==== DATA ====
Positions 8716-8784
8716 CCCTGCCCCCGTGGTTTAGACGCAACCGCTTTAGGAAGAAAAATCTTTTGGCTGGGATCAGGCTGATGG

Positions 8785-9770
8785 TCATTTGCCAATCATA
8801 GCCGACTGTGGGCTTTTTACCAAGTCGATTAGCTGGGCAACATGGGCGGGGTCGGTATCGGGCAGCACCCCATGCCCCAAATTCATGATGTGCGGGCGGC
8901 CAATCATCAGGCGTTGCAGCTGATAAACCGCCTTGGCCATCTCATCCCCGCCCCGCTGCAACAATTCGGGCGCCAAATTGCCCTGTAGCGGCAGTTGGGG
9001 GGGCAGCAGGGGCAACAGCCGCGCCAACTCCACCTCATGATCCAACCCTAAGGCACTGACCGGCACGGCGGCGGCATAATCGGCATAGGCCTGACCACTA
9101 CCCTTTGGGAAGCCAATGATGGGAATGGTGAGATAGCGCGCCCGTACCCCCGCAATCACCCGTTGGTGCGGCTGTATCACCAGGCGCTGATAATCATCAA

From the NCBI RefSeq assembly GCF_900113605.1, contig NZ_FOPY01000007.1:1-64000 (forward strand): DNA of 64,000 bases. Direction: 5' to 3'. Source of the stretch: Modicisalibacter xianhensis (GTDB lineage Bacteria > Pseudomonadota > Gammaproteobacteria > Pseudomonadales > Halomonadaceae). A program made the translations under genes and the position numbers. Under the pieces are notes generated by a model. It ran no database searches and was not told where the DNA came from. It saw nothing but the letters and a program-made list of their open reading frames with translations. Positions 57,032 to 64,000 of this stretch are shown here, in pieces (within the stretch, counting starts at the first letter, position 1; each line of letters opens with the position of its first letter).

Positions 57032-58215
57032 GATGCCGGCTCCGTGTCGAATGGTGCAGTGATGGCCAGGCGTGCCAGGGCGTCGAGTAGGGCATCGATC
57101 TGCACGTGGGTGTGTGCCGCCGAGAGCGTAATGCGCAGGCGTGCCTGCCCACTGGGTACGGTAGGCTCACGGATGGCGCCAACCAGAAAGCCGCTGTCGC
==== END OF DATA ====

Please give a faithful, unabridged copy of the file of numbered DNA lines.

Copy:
Positions 8716-8784
8716 CCCTGCCCCCGTGGTTTAGACGCAACCGCTTTAGGAAGAAAAATCTTTTGGCTGGGATCAGGCTGATGG

Positions 8785-9770
8785 TCATTTGCCAATCATA
8801 GCCGACTGTGGGCTTTTTACCAAGTCGATTAGCTGGGCAACATGGGCGGGGTCGGTATCGGGCAGCACCCCATGCCCCAAATTCATGATGTGCGGGCGGC
8901 CAATCATCAGGCGTTGCAGCTGATAAACCGCCTTGGCCATCTCATCCCCGCCCCGCTGCAACAATTCGGGCGCCAAATTGCCCTGTAGCGGCAGTTGGGG
9001 GGGCAGCAGGGGCAACAGCCGCGCCAACTCCACCTCATGATCCAACCCTAAGGCACTGACCGGCACGGCGGCGGCATAATCGGCATAGGCCTGACCACTA
9101 CCCTTTGGGAAGCCAATGATGGGAATGGTGAGATAGCGCGCCCGTACCCCCGCAATCACCCGTTGGTGCGGCTGTATCACCAGGCGCTGATAATCATCAA

From the NCBI RefSeq assembly GCF_900113605.1, contig NZ_FOPY01000007.1:1-64000 (forward strand): DNA of 64,000 bases. Direction: 5' to 3'. Source of the stretch: Modicisalibacter xianhensis (GTDB lineage Bacteria > Pseudomonadota > Gammaproteobacteria > Pseudomonadales > Halomonadaceae). A program made the translations under genes and the position numbers. Under the pieces are notes generated by a model. It ran no database searches and was not told where the DNA came from. It saw nothing but the letters and a program-made list of their open reading frames with translations. Positions 57,032 to 64,000 of this stretch are shown here, in pieces (within the stretch, counting starts at the first letter, position 1; each line of letters opens with the position of its first letter).

Positions 57032-58215
57032 GATGCCGGCTCCGTGTCGAATGGTGCAGTGATGGCCAGGCGTGCCAGGGCGTCGAGTAGGGCATCGATC
57101 TGCACGTGGGTGTGTGCCGCCGAGAGCGTAATGCGCAGGCGTGCCTGCCCACTGGGTACGGTAGGCTCACGGATGGCGCCAACCAGAAAGCCGCTGTCGC